It was a misty morning for both the weather and my head. There had been too much Rakia and apparently a performance by well known Bulgarian rapper 100 Kila at the club the night before left little memory in the light.
My wonderful hosts in Stara Zagora wanted to make a day of it though so we piled into the car for a spot of driving. We had a few destinations in mind – most prominently for me was the House Monument of the Bulgarian Communist Party, simply known as the Buzludzha Monument. Set up on the mountain peak from which it garners its common name, the monument sits atop of the final battlegrounds of the Bulgarian rebels against the Ottoman Empire in the mid-19th century.
The present state of bizarre Buzludzha Monument leaves more to be desired. While open to the public and used for public parties until 1989, the Bulgarian government has left it without maintenance since the change of power. The abandoned monument in the middle of the countryside has become an attraction for adventurers like myself.
Our views of the monument and the surrounding countryside were marred by the rain and mist on our approach and throughout our visit – but it lent a more eerie feeling to the entire experience. The building is covered in graffiti, particularly by the bolted entrance. Walking around you can easily spot a high hole for the more fit to climb through. After gaining entrance you can ascend to the Solemn Hall, an auditorium with beautiful artwork left to deteriorate. Word to the wise though, the roof is clearly unstable with many pieces missing. Trespass at your own risk.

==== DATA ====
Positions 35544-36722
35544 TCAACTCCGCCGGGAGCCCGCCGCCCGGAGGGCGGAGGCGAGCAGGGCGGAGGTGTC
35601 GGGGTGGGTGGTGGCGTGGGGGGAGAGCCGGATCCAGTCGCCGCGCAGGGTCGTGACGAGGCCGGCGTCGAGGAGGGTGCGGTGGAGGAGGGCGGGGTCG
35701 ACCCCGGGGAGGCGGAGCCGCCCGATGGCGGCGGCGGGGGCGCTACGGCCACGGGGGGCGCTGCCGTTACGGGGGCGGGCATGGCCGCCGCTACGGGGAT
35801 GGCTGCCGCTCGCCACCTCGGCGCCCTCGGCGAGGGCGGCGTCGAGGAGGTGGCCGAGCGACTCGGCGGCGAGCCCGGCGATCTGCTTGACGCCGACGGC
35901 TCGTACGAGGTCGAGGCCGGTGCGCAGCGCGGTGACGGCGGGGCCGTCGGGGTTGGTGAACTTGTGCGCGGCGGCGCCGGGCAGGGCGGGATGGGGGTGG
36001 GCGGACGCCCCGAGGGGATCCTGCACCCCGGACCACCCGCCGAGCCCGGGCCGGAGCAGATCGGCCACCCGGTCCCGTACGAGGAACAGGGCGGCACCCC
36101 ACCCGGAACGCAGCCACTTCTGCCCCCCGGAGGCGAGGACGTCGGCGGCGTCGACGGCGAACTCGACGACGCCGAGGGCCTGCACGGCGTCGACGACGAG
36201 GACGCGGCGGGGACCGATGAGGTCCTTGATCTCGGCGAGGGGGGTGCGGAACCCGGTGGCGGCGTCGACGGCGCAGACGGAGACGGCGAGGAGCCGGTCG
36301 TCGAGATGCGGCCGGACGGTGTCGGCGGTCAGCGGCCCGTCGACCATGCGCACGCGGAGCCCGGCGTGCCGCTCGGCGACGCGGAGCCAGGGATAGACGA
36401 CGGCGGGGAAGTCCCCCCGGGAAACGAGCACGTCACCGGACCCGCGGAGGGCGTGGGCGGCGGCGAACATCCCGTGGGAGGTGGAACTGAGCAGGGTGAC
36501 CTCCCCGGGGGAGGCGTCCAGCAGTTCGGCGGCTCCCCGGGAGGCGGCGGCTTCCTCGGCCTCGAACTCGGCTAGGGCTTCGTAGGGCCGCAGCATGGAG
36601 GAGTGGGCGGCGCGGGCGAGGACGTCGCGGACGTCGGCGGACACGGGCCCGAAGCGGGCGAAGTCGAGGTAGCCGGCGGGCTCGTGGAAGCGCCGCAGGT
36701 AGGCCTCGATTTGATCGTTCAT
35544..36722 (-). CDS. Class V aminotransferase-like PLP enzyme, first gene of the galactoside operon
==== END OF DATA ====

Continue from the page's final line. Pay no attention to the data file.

This abandoned piece of architecture is a throwback to different times. Bulgaria’s UFO (as many people call it) is one of many odd – but entirely captivating – artistic pieces developed under Communism dotting the Balkans. It’s a hundred percent worth a visit if you find yourself crossing Bulgaria in the near future.